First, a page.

Reasons for Change

As much as we would like to copy the same budget from year to year, that isn't possible in today's changing library environment, and the budget must change to meet those innovations. One of the biggest areas of influence, however, is reduced library budgets coupled with the increase in prices. Not only does this include standard inflation, but also rising serials and E-book prices that often exceed inflation.

As libraries make the switch from print to electronic resources, changes will need to be made in the budget to support that new model. Additionally, vendors will change their practices and pricing models that may include fewer items offered at a higher cost. Finally, the library may be asked to support a new area, such as the high school adding Mandarin Chinese to the foreign languages offered, a college adding a nursing program, or a specialized technology business establishing in a community. All of these changes must be accounted for in the budget.

try itRead!
Moore, K., & Duggan, L. (2011). Transparency and publisher pricing models. Serials Librarian, 60(1-4), 98-108.

try itRead!
Chadwell, Faye A. (2008). What's next for collection management and managers. Collection Management, 34(1), 3-18.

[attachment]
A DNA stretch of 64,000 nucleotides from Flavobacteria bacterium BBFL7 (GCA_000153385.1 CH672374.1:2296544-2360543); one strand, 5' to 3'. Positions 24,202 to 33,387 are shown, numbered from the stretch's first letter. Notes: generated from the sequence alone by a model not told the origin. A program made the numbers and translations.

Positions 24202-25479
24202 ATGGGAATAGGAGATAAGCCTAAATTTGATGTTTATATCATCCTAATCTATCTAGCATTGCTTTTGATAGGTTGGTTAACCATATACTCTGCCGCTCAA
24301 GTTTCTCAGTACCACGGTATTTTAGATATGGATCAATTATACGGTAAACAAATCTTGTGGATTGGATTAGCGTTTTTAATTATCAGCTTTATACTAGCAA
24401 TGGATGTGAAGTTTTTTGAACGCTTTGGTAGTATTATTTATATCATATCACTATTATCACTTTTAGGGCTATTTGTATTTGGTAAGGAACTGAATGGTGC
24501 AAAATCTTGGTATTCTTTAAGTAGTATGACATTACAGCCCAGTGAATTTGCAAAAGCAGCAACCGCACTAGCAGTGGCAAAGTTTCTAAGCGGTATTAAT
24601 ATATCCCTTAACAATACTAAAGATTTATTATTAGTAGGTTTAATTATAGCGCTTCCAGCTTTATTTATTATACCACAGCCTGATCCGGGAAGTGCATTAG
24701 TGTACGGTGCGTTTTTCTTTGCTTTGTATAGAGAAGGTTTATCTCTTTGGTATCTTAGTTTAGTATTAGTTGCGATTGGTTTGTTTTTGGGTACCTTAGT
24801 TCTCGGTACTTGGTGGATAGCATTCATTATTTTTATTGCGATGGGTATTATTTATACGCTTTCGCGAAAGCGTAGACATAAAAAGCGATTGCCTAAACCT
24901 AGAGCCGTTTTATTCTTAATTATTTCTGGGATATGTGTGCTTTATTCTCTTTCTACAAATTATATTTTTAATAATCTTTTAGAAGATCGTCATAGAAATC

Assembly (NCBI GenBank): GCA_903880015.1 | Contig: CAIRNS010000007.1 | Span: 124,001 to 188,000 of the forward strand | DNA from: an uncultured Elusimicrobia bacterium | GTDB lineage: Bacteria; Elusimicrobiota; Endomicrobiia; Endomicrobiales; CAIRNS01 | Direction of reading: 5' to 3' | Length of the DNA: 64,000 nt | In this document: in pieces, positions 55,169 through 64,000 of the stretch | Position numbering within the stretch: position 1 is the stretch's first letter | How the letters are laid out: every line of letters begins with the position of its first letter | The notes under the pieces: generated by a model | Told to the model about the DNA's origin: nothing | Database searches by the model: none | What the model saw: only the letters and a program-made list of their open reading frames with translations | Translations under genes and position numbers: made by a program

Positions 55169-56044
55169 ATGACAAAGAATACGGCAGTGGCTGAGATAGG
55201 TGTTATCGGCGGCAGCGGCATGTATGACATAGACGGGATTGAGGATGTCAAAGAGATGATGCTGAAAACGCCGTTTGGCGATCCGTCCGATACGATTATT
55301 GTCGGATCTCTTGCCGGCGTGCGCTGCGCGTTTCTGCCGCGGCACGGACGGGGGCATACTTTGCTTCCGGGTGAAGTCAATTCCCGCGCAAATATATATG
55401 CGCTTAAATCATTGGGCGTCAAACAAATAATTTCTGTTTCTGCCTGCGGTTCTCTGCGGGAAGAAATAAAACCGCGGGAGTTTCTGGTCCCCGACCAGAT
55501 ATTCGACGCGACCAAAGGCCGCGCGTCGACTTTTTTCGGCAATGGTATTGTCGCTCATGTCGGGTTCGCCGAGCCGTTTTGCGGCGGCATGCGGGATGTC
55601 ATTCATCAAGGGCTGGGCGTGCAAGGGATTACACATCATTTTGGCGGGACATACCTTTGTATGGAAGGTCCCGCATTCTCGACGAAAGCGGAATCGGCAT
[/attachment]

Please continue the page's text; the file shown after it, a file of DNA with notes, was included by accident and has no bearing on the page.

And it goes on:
Types of Budgets

You'll generally work with two types of budgets: line item budget and program budget.

Line Item Budget

The most common budget is the line item budget, and it may be the format required by your school or local government. It is also an easy way to keep track of expenditures with each category listed as a line on the budget. Examples of the categories would be personnel, materials, and equipment with each line often broken down further to list individual names with salaries and benefits for each under personnel, for example.

ODLIS defines line-item budgeting as

"a method of budgeting used in some libraries and library systems in which anticipated expenditures are divided into discrete functional categories called "lines" (salaries and wages, materials, equipment, etc.) for the purpose of systematically allocating resources and tracking operating expenditures."

Program Budget

Another type of budget that is often developed is a program or performance budget. This type of budget combines various lines that would be appropriate to a specific activity, such as administration, circulation, reference, etc. This allows the central administration and department heads to have a better handle on the resources available in each area.


The Real World